Some years ago, when I was testing the ground as far as my hands on work was concerned, I met a man called Tom Myers. After attending one of his London workshops, I wanted to know more about his ideas and theories and travelled to New York to attend another Anatomy Trains seminar.
Tom from the outset struck me as an incredible teacher, thinker and leader. His ability to hold a class, his brilliant analytical mind and his well proven presentation skills were and still are second to none. There are some who seem to think that in some way I don’t like Tom Myers and whilst Tom’s acerbic tone and sometimes dismissive nature have also managed to direct themselves towards me, I still remain a great admirer both him and his work. If you’re looking for a but then this is not the place to be and my admiration is unequivocal. Whether I agree with him or not is another matter. The person who says, “I disagree with you,” is generally more trustworthy as a truth teller than the one who says how much he loves and admires your work. Ask anyone in Hollywood!
The principle of Anatomy Trains was something that caught my imagination from the start. Imaginary (note the use of the word) lines of strain that ran in various planes from top to bottom and in spirals around the human form. Not to mention arm lines. It allowed for the whole body to be immediately seen and felt and provided any bodyworker to incorporate it immediately into their own principles and applications.
As a principle of body reading and taking functional movement as a whole, this was about as good a starting point as it was possible to get. The problem started much later, when the lines moved from being imaginary to being things that were claimed to exist in a literal sense. The reference to imaginary lines of strain had gone and people started to believe that there were actual lines that existed in the human form.
Once Tom started to get people to dissect the lines out of the body, the fantasy started to become a ‘reality’ and this is where it stopped being as interesting and instead just got a bit silly. It goes without saying that there are of course no real lines of anatomical strain running up, down, through or around the body. Being able to dissect something in one continuous line, doesn’t mean that this line exists, just that you have a dead enough body and a sharp enough knife to make whatever lines you decide you want to bring into the world. The pattern book is a volume of Anatomy Trains and from there you can let confirmation bias run wild as much as you like.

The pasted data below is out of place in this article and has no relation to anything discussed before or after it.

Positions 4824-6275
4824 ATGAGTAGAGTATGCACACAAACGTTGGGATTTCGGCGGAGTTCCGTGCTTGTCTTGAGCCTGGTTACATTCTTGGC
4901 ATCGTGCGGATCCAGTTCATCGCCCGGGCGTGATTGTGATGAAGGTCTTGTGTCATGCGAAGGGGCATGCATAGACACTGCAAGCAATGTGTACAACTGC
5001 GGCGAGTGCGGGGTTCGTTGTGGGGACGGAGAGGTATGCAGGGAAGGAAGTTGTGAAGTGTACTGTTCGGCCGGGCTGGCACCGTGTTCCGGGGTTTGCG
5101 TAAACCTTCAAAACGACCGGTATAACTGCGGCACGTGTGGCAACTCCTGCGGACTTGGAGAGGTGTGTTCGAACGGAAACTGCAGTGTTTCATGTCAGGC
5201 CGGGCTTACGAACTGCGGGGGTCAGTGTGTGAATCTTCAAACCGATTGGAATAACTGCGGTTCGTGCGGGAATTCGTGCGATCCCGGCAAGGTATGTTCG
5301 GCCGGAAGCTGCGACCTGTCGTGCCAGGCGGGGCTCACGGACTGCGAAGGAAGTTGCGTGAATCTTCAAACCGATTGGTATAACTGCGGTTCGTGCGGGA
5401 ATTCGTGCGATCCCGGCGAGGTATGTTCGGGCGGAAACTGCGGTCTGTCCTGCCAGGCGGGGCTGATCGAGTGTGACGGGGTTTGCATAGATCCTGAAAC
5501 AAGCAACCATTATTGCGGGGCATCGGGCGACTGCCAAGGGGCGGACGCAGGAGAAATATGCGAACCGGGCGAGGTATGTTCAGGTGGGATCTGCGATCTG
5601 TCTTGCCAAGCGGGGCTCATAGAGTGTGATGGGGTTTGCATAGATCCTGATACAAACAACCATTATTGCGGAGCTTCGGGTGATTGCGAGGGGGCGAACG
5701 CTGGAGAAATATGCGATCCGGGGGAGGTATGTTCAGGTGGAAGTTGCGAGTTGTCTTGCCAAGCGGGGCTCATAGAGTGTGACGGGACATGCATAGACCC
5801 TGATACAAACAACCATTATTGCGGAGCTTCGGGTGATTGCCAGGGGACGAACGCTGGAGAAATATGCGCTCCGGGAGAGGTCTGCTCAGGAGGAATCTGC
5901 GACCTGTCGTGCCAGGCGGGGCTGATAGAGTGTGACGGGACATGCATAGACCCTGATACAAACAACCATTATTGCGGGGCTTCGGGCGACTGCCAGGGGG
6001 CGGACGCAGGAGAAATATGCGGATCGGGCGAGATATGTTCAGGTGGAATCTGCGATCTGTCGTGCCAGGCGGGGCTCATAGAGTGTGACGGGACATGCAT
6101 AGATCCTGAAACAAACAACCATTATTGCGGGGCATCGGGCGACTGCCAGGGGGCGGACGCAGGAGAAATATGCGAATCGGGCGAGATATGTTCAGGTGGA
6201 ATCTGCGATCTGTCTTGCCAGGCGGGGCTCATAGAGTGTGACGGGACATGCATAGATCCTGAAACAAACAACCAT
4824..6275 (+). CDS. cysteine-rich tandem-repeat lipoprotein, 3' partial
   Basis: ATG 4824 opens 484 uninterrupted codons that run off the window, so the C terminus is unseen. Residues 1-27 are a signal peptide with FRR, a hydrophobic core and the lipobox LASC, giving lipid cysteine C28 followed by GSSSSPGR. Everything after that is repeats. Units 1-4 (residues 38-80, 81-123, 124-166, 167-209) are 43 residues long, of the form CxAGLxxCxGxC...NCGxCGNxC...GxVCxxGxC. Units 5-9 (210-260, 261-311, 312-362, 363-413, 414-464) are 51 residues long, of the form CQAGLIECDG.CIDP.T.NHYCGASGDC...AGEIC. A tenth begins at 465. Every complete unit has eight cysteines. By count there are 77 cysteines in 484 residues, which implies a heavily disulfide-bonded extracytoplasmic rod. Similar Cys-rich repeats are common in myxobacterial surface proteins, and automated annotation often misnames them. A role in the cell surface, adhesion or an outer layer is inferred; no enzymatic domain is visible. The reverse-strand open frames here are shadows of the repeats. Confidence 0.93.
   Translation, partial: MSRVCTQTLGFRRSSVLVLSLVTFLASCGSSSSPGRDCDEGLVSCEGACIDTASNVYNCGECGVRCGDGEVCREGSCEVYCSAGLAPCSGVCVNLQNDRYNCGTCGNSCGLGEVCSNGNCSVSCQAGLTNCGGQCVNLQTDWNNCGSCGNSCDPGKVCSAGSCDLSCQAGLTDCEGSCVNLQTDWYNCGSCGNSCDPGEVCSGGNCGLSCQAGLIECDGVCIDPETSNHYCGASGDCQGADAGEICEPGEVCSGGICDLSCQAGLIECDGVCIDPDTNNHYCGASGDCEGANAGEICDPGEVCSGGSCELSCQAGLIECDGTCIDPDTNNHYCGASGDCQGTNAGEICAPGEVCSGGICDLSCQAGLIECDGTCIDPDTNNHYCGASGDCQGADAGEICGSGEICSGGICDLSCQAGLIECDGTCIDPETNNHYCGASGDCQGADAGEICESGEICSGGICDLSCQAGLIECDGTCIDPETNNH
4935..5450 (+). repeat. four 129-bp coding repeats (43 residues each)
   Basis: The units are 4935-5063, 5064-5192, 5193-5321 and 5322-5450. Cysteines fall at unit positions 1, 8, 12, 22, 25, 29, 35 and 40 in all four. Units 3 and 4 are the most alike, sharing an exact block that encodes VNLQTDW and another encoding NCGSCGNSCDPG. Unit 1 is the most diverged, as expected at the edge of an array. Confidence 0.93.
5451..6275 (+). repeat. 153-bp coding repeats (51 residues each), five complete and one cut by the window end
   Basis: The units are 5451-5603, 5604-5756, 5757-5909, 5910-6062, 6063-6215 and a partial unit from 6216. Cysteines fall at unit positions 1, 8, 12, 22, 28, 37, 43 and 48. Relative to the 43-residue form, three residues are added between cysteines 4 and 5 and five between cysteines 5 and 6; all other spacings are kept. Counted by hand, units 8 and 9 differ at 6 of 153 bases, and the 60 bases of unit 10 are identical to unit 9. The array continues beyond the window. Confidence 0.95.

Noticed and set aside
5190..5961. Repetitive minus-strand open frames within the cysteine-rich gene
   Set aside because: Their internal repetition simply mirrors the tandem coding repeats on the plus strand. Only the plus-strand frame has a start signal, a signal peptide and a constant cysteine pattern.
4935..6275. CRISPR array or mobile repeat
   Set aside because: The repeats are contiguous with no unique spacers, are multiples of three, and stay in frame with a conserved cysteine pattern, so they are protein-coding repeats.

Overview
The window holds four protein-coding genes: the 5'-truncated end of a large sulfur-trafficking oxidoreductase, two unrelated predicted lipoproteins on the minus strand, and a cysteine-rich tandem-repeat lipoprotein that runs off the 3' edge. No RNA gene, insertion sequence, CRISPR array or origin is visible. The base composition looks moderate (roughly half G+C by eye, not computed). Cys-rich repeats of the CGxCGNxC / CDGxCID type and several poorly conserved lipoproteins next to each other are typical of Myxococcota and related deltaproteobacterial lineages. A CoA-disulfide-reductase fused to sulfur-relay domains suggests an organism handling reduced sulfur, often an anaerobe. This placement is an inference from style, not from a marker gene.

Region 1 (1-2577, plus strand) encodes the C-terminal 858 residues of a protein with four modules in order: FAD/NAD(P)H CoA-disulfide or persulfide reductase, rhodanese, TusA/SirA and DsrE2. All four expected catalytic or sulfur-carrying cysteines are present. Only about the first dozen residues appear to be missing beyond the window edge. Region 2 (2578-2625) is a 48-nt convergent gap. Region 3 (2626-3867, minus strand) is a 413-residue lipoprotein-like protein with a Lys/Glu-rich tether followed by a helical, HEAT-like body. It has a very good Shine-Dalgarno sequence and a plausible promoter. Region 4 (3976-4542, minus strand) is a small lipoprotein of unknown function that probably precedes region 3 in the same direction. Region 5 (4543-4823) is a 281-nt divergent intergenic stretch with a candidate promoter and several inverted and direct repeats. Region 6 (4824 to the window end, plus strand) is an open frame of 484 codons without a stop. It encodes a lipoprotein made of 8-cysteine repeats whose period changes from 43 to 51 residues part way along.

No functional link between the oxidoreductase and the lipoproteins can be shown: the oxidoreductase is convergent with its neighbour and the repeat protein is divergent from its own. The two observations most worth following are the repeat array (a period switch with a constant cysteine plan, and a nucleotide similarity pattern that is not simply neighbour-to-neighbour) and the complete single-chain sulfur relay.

There was a thing I used to do as a youngster, which was to peel an apple carefully, keeping the peel in one long strand. It was said that if you then threw this long bit of peel over your shoulder, it would form the initial of the person you’re going to marry. Cutting something out of a dead body such as superficial back line is a bit like that. It’s a neat trick and takes some skill and practice but is it meaningful? Apart from the ability to skilfully wield a scalpel around a dead body, it’s hard to extract much in the way of significance from a dissection like this.
From here the belief has grown to the extent of Anatomy Trains now being a given truth for some people in the field of fascial study and bodywork. I was challenged some years ago in Berlin by someone from the Anatomy Trains organisation as being the, “The one who doesn’t believe in Anatomy Trains.” My counter was that wherever belief is required for the acceptance of a principle or idea, it is taking the place of evidence.
The obvious argument put to counter my doubt, is that we can feel lines of strain in our arm/leg/back when we stretch or load. Stretching is a response from the receptors of the body and load is the result however of holding something down at one end, then pulling the other end. There will naturally be a line of tension running between the pulled bit and the static bit. Stop pulling and the tensional line fades. You can repeat this in any direction you like but the key element is that tension in this instance only arises from someone being alive. The capacity to resist load comes from the firing of motor neurons, not from some inherent tension within a specific line of connective tissue.
If you keep pulling or loading any one direction, you’re likely to have more connective tissue laid along that line of strain, but as a generic line, it’s just not there by itself. The human form is anything and everything except straight lines and any straight line is always going to be weak. Horizontally load a joint and it will dislocate pretty quickly. Additionally force in the human needs to be transferred, distributed and absorbed, not just just transmitted along lines like a yoghurt pot telephone. The load placed on the body during even normal activity is immense and the fibres we use for absorption are never straight.
Iinstead we look to spiralled and spring like tissues to transmit force and create stability and tension during normal function. Collagen, the most common protein in the body and the key ingredient in fascia, is formed by a triple helix. As well as making it incredibly strong and tensile, it also makes it ideally suited to force transmission. It’s also very adaptable and can change its shape, tone, fluidity and function according to where it gets laid down in the body.
In conclusion, don’t hesitate to take the chance of attending any event or workshop that its being run by Tom Myers. You will learn an immense amount from him and have an excellent experience. Get hold of Anatomy Trains and read it if you haven’t already. It’s a good book and a great idea. But good ideas are sometimes like religions. Take them too seriously and you’ll have to start killing people!